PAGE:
On Friday, 18 March 2011 at 17:36, Nathan Nobbe wrote:
On Fri, Mar 18, 2011 at 11:19 AM, Stuart Dallas <stu...@3ft9.com> wrote:
> > On Friday, 18 March 2011 at 17:14, Torsten Rosenberger wrote:
> > > > I'm curious to know what people are storing in their sessions. Is there 
> > > > anything larger than a few hundred bytes that is specific and unique to 
> > > > that session storage? What are the use cases for server-side session 
> > > > storage because it seems like I'm missing something?
> > > 
> > > I store user rights in the session but also possible to do it with a DB 
> > > query every time.
> > 
> > Why not store those in an encrypted cookie? Unless we're talking about more 
> > than a couple of hundred bytes I see no reason to store them separately 
> > server-side or to hit the DB each time.
> Stuart, would you not agree that sending any amount of data over the wire 
> takes more time than passing it over an internal network? From my perspective 
> the tradeoffs of cookies vs. server side session storage are application 
> performance and cost of ownership. 
> An application will be more responsive if less data is sent over the wire on 
> each request however running a distributed session store on the server side 
> can be expensive monetarily. Storing session data in cookies has it's merits, 
> but I think they start to loose their benefits on large sites. The way I see 
> it they can be a great way to cope with startup costs and server-side 
> complexity on low traffic sites. 

Agreed, but how much traffic do you need to be getting for an extra 127 bytes 
per request to make a noticeable addition to page response times or your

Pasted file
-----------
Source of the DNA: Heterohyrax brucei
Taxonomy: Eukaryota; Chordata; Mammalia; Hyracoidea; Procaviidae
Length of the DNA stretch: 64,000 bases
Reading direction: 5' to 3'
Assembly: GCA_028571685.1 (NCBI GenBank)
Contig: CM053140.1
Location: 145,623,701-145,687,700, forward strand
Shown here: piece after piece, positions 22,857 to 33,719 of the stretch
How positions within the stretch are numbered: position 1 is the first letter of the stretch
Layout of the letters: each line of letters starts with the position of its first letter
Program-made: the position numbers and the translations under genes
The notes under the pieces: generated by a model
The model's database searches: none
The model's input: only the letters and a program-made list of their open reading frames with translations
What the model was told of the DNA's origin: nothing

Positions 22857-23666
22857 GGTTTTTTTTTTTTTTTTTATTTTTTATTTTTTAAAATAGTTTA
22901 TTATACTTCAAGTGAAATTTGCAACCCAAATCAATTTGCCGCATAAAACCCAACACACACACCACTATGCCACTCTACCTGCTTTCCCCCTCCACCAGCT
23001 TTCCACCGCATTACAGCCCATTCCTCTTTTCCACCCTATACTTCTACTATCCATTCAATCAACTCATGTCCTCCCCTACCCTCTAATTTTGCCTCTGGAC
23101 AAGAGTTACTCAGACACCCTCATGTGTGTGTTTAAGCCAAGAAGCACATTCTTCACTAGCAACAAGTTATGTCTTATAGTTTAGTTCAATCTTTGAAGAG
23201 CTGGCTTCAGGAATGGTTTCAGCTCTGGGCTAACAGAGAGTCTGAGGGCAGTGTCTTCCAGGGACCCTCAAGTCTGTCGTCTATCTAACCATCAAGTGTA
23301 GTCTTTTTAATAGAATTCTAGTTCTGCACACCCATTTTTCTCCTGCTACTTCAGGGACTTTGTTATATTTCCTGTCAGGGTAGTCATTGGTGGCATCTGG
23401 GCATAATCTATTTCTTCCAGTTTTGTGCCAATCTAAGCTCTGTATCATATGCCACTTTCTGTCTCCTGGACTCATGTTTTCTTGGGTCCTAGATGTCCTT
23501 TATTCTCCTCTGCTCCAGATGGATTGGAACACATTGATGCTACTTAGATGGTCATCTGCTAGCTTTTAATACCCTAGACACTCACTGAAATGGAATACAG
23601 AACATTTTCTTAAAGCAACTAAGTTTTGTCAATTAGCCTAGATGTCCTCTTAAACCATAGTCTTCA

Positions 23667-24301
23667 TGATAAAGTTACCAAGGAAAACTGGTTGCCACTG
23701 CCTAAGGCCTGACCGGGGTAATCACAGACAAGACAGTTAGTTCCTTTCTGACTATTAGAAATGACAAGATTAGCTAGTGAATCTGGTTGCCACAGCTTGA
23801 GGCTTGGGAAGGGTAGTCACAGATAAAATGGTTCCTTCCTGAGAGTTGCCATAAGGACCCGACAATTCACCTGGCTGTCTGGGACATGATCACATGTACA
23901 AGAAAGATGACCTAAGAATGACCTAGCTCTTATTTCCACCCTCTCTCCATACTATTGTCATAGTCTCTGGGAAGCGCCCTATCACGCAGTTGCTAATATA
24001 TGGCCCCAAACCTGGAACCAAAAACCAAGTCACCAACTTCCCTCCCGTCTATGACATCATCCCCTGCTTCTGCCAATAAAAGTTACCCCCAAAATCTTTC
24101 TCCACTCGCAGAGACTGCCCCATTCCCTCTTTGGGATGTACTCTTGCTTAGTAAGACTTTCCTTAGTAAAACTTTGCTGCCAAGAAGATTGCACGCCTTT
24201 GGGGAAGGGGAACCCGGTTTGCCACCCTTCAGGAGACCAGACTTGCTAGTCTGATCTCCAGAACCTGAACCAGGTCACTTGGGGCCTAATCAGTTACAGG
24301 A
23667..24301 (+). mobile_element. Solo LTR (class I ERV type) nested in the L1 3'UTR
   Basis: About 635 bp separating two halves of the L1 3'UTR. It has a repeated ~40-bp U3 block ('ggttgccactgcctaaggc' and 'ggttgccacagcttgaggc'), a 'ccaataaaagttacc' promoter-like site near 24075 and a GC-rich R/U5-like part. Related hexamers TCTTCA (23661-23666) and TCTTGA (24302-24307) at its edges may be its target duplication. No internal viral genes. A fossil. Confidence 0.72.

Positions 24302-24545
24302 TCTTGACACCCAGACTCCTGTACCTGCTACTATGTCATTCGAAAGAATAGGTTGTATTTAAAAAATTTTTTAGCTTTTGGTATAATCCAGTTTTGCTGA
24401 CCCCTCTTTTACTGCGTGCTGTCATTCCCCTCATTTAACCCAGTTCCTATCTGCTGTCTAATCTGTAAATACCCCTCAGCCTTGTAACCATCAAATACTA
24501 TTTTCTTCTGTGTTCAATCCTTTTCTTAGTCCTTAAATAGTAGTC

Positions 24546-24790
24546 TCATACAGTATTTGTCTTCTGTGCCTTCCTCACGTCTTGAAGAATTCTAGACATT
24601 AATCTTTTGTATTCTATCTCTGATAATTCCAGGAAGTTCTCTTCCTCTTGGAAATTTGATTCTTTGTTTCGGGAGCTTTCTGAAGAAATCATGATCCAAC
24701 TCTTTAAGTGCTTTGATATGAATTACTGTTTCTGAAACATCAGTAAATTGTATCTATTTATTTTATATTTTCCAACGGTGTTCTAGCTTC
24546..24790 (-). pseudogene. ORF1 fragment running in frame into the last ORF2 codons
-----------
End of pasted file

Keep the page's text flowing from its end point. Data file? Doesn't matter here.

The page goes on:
bandwidth bill?

I just logged in to the main site on which I use this mechanism and checked the 
headers sent by the browser. This is what got sent...

Cookie: t=HgiivpyFIVX62BYIe4PSg4de04I92qTa1aL6yu8vQDI%3D; expires=Sat, 
17-Mar-2012 17:39:36 GMT; path=/; domain=example.co.uk

That's 126 bytes plus the LF, and that's assuming that your site sets no other 
cookies. If it does then the extra weight is only 118 bytes. Obviously this 
varies slightly but essentially we're talking about a very small overhead per 
request. My strategy specifically aims to limit the amount of data stored in 
cookies - I don't use sessions to store anything that's not absolutely 

I would argue that an application will get more responsive with every 
server-side shared resource you remove from the equation. Compare the time 
taken to receive an extra 118 bytes and decrypt that data to the time taken to 
make a request to a shared data storage system, bearing in mind that such a 
system will get slower as the number of concurrent requests increases.

I agree that for sites with huge amounts of traffic need to look at this type 
of problem differently, but I think the level at which your perspective changes 
is very high. The main site on which I use this cookie-based system peaks at 
~400 reqs/sec and pushes out just under 1.5TB of HTML per month. I've done the 
calculations and the cost of maintaining a server-side session store are huge 
compared to the extra bandwidth used by the cookies.

If your app really needs to store large amounts of data in sessions (and I'm 
yet to have anyone give me a solid example) then the maths will flip and 
server-side storage becomes the cheaper option.

So, in summary, you're right that the data transfer time will be lower 
server-side, but there are other factors that also need to be considered.


Stuart Dallas
3ft9 Ltd

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